Wesley Bell, the county’s first Black prosecutor, pledged to reopen the case after taking office in January 2019. But following a five-month review of the evidence, his office could not prove Wilson committed murder or manslaughter. Dropping the case was “one of the most difficult things I’ve had to do,” Bell said.

Breonna Taylor on the cover of O.


Breonna Taylor on the cover of O. Photograph: Alexis Franklin/O, The Oprah Magazine

In other news …

Herman Cain sits with other Trump supporters at the president’s rally in Tulsa on 20 June.


Herman Cain sits with other Trump supporters at the president’s rally in Tulsa on 20 June. Photograph: Nicholas Kamm/AFP/Getty Images

Climate countdown: 96 days to save the Earth

At least 96 cities, which together account for a quarter of the global economy, have pledged to ensure their Covid-19 recoveries are environmentally sustainable. And 96 is also the number of days remaining until the US withdraws from the Paris climate agreement. Read the latest in our climate countdown series.

Great reads

A scene from the 1996 cult French comedy La Belle Verte.


A scene from the 1996 cult French comedy La Belle Verte. Photograph: Collection Christophel/Alamy Stock Photo

What can we learn from movie utopias – and dystopias?

If we’re lucky, the Covid-19 pandemic might provide an opportunity to shape a kinder, more ecologically harmonious future. Or it might leave the world ever darker. Anna Smith looks to sci-fi cinema for pointers to our post-lockdown existence.

The new wave of Chinese nationalism

China is facing international criticism for its treatment of the Uighurs and its takeover of Hong Kong. But domestically, Beijing’s aggressive stance has stoked nationalist sentiment – at the expense of more moderate views. Lily Kuo reports.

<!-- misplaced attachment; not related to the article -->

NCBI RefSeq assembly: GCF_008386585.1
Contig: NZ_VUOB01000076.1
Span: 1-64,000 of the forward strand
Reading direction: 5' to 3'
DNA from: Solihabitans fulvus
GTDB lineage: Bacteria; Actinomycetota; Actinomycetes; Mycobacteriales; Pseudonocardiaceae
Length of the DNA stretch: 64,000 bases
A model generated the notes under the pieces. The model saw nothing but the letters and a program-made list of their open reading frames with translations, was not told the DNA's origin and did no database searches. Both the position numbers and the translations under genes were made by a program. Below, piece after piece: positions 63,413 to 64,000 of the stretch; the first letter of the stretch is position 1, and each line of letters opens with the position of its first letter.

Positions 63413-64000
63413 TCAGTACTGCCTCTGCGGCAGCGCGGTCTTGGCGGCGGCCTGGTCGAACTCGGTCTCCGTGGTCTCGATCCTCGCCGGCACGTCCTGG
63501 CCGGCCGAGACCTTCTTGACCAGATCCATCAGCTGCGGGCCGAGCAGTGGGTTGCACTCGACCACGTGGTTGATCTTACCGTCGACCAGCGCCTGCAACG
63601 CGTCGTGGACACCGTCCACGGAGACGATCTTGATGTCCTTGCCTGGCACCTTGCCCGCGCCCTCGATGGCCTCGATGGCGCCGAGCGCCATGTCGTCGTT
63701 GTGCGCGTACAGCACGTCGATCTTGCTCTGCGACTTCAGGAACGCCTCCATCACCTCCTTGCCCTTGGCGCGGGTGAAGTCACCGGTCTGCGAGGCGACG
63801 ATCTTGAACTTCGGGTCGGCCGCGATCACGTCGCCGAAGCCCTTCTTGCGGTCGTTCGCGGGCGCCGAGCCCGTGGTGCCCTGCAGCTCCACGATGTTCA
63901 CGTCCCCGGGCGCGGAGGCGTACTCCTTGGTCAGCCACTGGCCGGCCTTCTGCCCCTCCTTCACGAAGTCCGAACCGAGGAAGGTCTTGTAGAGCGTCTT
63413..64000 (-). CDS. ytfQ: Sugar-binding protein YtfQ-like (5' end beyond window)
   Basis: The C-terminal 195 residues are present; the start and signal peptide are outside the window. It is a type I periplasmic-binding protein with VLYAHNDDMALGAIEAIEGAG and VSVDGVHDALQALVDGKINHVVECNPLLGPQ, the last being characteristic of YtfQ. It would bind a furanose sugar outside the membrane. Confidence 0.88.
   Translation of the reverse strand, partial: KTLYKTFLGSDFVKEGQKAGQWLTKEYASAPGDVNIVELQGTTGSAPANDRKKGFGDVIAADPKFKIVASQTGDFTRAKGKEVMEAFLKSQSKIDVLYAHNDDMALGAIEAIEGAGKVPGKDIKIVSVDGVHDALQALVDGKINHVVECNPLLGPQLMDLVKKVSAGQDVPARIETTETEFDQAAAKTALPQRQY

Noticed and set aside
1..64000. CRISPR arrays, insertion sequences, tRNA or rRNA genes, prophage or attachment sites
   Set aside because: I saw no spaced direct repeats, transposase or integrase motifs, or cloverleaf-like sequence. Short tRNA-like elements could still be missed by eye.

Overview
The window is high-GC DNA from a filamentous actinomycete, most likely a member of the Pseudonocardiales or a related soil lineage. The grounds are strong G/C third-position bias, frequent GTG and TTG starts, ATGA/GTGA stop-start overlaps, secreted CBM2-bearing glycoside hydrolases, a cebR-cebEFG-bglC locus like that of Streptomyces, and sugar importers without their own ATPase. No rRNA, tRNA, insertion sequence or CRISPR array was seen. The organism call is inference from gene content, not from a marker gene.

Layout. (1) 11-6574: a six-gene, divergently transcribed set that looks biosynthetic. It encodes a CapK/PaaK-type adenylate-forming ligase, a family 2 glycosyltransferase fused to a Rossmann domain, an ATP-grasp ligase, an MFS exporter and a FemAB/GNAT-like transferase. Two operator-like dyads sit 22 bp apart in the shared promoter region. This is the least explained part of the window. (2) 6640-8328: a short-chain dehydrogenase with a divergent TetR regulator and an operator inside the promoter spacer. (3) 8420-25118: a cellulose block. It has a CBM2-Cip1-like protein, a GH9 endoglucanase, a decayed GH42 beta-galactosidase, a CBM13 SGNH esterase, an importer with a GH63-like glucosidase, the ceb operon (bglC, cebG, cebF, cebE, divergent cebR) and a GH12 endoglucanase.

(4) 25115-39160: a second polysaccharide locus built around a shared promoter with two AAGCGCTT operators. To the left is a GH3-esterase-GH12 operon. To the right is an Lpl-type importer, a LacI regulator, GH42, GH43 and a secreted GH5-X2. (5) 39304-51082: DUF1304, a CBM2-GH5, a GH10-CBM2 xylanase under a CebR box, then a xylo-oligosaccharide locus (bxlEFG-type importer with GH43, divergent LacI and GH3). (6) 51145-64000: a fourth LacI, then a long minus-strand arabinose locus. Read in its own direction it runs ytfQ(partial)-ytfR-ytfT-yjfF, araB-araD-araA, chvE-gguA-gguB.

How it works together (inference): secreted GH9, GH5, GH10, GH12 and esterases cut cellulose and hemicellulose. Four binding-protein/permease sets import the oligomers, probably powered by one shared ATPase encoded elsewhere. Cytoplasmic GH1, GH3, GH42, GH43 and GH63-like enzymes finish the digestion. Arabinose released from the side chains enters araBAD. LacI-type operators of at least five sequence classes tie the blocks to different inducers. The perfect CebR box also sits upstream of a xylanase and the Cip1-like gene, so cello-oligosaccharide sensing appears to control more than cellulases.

Opinion: I killed someone when I was a cop

Thomas Owen Baker once shot a knife-wielding suspect dead as a police officer in Arizona. Now a PhD student researching police culture , he says such violent incidents are the product of an environment we have all contributed to creating.


There is usually a complex combination of race, class, guns, violence, capital and other social forces that lead to the fatal encounter. Merely identifying a handful of bad officers and sending them to prison is not a sufficient solution. We must work toward a society where citizens and their governmental representatives – the police – aren’t so terrified of one another.

Last Thing: I was Tupac’s pen pal

Nina Bhadreshwar: ‘I’ve never had that sort of friendship with anyone else.’


Nina Bhadreshwar: ‘I’ve never had that sort of friendship with anyone else.’ Photograph: Francesca Jones/The Guardian

In her early 20s, Nina Bhadreshwar requested an interview with Tupac Shakur for a small magazine she’d started in England, about social issues such as racism and police brutality. A phone-call grew into a transatlantic correspondence – and a unique friendship.